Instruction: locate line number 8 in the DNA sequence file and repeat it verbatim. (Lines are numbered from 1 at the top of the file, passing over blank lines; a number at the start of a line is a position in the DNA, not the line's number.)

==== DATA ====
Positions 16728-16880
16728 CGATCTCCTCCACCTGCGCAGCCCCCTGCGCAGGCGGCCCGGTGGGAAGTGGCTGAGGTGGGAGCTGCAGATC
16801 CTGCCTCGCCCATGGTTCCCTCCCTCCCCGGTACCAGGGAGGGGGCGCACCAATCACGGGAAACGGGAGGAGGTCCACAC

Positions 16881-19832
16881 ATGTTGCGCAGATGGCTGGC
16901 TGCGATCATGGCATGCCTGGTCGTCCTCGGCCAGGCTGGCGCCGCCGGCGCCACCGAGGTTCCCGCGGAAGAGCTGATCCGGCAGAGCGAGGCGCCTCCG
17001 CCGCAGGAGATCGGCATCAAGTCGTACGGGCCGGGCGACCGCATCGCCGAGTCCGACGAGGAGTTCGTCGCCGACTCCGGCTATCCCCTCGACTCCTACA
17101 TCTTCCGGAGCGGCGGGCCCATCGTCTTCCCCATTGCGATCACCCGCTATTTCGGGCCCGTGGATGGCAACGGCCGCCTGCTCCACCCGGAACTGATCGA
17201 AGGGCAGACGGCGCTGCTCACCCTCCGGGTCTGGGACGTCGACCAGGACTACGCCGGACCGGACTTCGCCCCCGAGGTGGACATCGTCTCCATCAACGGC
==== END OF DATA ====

17101 TCTTCCGGAGCGGCGGGCCCATCGTCTTCCCCATTGCGATCACCCGCTATTTCGGGCCCGTGGATGGCAACGGCCGCCTGCTCCACCCGGAACTGATCGA